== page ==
Wonder Wednesday

As a bit of a rail fan, taking the Oslo to Bergen railway during my visit to Norway was a definite highlight.  We didn’t go all the way to Bergen, shunting off at Myrdal to take the even more famous Flåm railway line, one of the steepest regular rail lines in the world, dropping 866m over about 20km in length.  As you might expect, it is a visually stunning rail line, nestled in the mountains and full of gorges and rivers and waterfalls.  We traveled during the late summer and it was gorgeous, and I imagined it would be absolutely stunning to also see in the snow.

And now I know!  Here’s a cab-forward view of the line, taking the route from the bottom to the top, in full, 4k glory, filmed by one of the operators:

And if that’s not enough, her channel has a multitude of videos from all along the Oslo to Bergen line, in all seasons, including a continuous stream (but not live) to leave on in the background and ‘look out the window’ at every now and again, while chatting with fellow rail enthusiasts.  Lovely!

Architecture Monday

Let’s fly back to the future tonight.  To 1962.  To a building that looks very much like it’s going to take flight.  One that both ushered in a new era of air travel and has lost no power in its experience so many decades later.

Soaring, sinuous, sensual concrete that soars, emerging from the ground and arcing seamlessly into forms that very much evoke outstretched wings.  This is the greatest magic of the building, these curving forms that never cease and make for an enclosure that blurs the distinction between floor, wall, and ceiling, punctuated by ribbons of skylights that, coupled with the ginormous windows, belie any weighty feel of the concrete it is made of.  Lofty is an apt term, and walking in it pulls you forward, urging exploration and hinting at the adventure to come.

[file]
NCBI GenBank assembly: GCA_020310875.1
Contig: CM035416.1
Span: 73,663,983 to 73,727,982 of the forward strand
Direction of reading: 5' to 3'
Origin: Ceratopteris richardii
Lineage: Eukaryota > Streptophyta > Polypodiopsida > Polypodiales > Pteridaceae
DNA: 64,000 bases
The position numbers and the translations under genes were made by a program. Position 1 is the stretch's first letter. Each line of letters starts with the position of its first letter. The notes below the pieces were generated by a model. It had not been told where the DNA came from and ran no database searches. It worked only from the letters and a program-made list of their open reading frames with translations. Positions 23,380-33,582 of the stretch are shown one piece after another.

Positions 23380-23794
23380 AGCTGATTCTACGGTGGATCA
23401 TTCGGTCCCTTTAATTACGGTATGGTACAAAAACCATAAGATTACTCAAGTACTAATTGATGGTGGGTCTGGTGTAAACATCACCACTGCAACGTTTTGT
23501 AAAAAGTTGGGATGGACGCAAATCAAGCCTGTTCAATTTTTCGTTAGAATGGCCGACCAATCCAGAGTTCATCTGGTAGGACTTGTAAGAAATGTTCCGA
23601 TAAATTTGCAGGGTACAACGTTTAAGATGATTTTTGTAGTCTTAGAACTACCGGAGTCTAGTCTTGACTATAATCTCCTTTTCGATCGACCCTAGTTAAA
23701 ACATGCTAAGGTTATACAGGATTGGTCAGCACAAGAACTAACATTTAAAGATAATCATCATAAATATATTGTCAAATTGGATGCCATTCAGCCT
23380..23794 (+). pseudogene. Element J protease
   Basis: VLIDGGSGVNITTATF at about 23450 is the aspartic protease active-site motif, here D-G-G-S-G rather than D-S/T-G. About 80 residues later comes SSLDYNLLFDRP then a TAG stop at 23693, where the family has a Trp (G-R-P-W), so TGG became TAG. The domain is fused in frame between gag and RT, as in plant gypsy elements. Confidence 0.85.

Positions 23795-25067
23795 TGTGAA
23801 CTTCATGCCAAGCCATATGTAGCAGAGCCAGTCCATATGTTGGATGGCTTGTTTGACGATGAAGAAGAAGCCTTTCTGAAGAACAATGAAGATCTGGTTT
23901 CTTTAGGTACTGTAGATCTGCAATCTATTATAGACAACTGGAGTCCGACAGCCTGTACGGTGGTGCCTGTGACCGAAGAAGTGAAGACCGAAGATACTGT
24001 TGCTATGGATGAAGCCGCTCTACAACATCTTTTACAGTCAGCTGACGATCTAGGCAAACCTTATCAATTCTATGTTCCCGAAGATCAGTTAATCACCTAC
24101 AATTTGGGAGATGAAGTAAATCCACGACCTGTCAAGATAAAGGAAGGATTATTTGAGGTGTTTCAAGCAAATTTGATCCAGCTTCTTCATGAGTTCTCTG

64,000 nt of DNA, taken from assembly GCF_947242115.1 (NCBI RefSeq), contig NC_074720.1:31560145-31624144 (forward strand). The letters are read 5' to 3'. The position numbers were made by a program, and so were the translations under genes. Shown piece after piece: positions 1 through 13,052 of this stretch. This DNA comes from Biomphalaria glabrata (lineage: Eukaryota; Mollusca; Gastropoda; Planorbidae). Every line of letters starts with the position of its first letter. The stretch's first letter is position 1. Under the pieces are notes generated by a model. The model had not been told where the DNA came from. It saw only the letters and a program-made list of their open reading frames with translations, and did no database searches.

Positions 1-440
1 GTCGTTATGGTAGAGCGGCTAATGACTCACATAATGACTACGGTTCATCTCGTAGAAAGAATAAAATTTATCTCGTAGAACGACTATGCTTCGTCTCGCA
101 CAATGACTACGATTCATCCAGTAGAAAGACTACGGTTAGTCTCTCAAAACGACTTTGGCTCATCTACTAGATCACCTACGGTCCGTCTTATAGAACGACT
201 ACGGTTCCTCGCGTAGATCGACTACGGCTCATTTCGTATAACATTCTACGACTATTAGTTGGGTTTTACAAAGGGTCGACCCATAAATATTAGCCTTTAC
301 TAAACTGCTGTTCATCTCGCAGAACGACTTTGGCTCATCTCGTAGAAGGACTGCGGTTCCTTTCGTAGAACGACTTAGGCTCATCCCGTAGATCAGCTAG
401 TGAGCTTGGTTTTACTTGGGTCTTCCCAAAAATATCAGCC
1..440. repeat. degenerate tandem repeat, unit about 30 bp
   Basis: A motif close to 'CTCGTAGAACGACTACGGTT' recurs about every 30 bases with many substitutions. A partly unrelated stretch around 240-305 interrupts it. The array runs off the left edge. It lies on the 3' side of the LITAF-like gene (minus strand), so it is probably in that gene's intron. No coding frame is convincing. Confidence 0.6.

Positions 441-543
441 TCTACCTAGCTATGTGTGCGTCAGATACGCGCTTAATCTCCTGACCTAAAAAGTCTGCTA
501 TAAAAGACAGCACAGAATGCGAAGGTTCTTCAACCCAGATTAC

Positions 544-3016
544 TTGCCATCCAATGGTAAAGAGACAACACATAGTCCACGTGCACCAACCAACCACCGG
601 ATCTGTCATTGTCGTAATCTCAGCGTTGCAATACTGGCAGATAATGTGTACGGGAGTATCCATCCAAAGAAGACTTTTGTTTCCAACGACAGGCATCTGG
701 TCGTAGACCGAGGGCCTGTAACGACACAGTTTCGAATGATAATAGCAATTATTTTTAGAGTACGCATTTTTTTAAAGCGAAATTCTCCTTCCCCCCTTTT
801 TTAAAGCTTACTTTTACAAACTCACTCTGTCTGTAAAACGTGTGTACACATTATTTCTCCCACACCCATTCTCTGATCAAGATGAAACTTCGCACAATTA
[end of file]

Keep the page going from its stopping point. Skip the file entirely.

How each form blends into each other is the second magic.  A railing becomes a column column becomes a seat becomes a check in desk becomes a sign.  Natch, there’s something enticing of the classic 60’s décor and aesthetics, but this is a building that transcends simple nostalgia.  The design is expertly handled; all those merging lines and curves could have very easily become a right and confusing mess of visual clutter.

But let’s not totally discount that great furniture and décor.  Purpose built to fit in, the red upholstery contrasts strikingly with the white marble inlays in the concrete.  We’d call it retro-future now, and it’s still great.

Definitively a classic, one of the great designs of the world.  Fortunately, it has avoided the fate of closure and is in the midst of being reinvented as a hotel, due to open next year.  When next I’m in NYC, I’ve got to visit.

The TWA Flight Center/Terminal, by Eero Saarinen.

(Of interesting additional note: this was also the first air terminal to incorporate many of what we’d consider just par for the course these days — jetways, public address system, electric schedule board, even baggage carousels…)